“I just think at the time, I just wanted out of it.”
“Did you think how this would affect the safety of the girls?” asked Weir.
Berry replied that he did not.
“But having unknown loan sharks/drug dealers with keys to your apartment, you don’t even know their names other than Paul, with keys to your apartment and your daughters over there, must have given you quite some pause for thought, Mr. Berry,” said Weir.
“I’m just not that bright,” said Berry, appearing to tear up. “I thought it would be easy and it would be over.”
During the afternoon, Weir asked Berry to describe in more detail his suicide attempt on Nov. 28, 2017.
Looking dejected, Berry agreed that his attempt — tying a belt around his neck and around the doorknob in his bedroom — had little chance of success. Berry had no physical marks on his neck and has testified that he woke up hungover and sore.
Weir suggested Berry had not tried to commit suicide on Nov. 28 or 29, but made up the story to explain the note found in his apartment after the girls were killed.
In the three-page letter addressed to his sister, whose name is protected by a publication ban, Berry said he could no longer take the abuses from his ex-partner, Sarah Cotton, and his parents.
“You wrote that note to try to hurt your parents and try to hurt Sarah, didn’t you,” said Weir.
“I wanted my sister to blame them,” Berry agreed.
“You’re saying: ‘I committed suicide because Sarah and my mum and my dad all treated me bad,’ correct?”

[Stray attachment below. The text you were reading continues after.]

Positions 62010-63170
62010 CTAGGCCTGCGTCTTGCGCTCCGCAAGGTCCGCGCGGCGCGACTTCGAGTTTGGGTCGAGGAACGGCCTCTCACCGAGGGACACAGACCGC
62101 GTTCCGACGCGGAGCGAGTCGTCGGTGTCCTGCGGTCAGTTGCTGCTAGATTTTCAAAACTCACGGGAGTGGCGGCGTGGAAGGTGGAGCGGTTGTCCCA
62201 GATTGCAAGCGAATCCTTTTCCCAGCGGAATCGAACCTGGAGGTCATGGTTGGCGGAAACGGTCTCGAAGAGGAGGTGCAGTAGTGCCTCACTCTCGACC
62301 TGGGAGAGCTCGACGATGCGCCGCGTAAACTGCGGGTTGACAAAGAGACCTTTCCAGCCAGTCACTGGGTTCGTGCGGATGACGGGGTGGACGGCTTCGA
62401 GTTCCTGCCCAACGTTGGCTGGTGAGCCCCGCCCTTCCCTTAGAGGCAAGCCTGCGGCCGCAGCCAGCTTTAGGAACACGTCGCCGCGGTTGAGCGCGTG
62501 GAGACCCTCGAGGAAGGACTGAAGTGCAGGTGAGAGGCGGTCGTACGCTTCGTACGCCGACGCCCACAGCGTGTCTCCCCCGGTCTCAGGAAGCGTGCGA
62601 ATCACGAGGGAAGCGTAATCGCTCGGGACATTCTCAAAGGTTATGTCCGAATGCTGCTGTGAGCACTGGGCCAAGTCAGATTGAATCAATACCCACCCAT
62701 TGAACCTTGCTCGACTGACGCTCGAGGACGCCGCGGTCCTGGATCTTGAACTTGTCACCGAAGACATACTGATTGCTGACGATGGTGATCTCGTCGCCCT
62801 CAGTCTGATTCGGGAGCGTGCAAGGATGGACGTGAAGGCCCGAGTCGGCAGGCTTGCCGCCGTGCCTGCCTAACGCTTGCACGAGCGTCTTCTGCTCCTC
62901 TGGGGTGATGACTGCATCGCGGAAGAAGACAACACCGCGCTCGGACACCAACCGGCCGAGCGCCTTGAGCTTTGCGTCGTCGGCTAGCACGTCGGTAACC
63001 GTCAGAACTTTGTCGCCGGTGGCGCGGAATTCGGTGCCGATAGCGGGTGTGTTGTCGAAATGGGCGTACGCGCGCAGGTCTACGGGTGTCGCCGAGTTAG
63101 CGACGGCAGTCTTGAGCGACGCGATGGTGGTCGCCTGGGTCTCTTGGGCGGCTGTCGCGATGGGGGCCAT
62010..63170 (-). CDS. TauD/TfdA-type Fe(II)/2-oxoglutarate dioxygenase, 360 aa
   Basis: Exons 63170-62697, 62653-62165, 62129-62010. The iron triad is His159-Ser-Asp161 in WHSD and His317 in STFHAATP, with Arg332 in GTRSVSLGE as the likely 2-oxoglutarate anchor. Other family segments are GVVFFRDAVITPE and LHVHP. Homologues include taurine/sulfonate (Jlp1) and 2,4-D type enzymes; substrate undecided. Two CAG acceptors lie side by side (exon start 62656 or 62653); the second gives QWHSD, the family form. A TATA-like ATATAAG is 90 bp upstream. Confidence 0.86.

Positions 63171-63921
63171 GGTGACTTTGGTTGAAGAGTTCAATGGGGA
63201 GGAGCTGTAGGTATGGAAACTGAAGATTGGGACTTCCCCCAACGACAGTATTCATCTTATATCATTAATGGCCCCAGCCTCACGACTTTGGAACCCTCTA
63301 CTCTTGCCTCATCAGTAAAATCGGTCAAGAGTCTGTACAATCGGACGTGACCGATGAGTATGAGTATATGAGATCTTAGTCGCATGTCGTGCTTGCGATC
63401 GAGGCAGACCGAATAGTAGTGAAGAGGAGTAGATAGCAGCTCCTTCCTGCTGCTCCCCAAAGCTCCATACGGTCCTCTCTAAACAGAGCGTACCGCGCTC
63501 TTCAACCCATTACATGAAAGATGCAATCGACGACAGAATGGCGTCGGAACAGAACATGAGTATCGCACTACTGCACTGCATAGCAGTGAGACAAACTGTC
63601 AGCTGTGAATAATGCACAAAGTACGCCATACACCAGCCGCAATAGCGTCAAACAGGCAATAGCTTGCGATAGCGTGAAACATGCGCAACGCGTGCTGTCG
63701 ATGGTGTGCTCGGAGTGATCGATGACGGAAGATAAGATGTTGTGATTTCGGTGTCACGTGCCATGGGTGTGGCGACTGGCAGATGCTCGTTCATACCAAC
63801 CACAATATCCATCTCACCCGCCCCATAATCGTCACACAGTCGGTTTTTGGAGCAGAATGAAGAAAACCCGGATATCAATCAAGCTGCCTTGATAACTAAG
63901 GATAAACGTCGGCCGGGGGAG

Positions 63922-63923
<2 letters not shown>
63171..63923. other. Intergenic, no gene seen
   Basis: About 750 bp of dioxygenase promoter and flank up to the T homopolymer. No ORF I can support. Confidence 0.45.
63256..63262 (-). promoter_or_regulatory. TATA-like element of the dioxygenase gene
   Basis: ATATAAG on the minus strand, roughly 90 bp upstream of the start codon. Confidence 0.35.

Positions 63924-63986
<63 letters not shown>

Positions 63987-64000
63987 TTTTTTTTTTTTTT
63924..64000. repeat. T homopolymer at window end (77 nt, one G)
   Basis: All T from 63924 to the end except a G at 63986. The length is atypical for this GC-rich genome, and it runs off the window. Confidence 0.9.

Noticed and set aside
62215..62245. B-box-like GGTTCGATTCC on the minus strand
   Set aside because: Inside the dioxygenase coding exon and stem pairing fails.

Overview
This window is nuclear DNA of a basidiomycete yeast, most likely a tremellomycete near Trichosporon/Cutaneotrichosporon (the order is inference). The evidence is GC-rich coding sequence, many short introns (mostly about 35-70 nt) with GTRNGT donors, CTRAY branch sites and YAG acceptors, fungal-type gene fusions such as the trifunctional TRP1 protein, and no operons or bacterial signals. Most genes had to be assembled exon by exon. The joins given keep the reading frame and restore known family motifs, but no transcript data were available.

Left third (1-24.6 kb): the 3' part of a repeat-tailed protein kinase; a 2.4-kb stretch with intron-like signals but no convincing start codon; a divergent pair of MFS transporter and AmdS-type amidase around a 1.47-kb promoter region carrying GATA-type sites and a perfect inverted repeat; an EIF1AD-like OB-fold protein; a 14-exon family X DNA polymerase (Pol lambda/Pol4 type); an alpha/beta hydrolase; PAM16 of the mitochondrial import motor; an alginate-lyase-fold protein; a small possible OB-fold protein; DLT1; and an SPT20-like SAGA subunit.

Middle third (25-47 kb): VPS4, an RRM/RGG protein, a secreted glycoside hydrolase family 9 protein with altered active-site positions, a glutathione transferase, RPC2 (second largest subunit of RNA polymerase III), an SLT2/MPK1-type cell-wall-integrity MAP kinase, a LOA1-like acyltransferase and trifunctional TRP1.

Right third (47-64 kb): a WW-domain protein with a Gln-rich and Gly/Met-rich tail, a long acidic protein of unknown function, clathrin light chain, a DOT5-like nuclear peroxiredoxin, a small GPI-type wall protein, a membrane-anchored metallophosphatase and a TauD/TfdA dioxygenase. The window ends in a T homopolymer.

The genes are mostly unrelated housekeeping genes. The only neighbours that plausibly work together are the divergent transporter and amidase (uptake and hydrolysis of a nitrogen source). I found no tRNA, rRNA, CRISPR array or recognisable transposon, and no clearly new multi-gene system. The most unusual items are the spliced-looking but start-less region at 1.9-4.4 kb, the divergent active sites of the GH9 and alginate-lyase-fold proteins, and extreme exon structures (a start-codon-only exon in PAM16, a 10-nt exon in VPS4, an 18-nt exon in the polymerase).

“That’s what I was trying to get my sister to think,” said Berry.
“You accept zero responsibility in this note for where you ended up on November 29,” Weir said.
“In this note, yes, but in my heart and in my mind I do, I just didn’t want my sister to know that,” said Berry.
Weir questioned Berry about a trip he wanted to take to Vancouver on Dec. 8 to talk to Paul about getting an extension for his loan.
Berry said he couldn’t make the trip because Sarah was unable to pick up the girls for him that day.
“Are you making things up?” asked Weir.
Berry said no.
“You said you never took the trip because Sarah couldn’t do the pickup … Are you trying to blame Sarah for you not taking this trip and the girls getting killed as a result?” asked Weir.
Berry appeared to glare at the prosecutor.
Weir asked Berry to describe what they did on Christmas Eve. Berry testified that they woke up, had oatmeal and walked for an hour or two to the Oak Bay Recreation Centre.
They paid cash for two bags of chips and ate those while watching skaters. They went to Subway, across from Save-on-Foods, and had lunch. They came back to the recreation centre and went swimming for several hours, he said.
Berry appeared unsure of the time he went with the girls to Fairway Market that day. The jury has seen a video of the girls and Berry in the store on Christmas Eve. In the video, Berry is returning bottles and does not buy any food.
Berry told Weir that he had room for the bottles and all their swimming stuff in his knapsack.
“We had super-thin towels,” he said.
Cross-examination will continue today.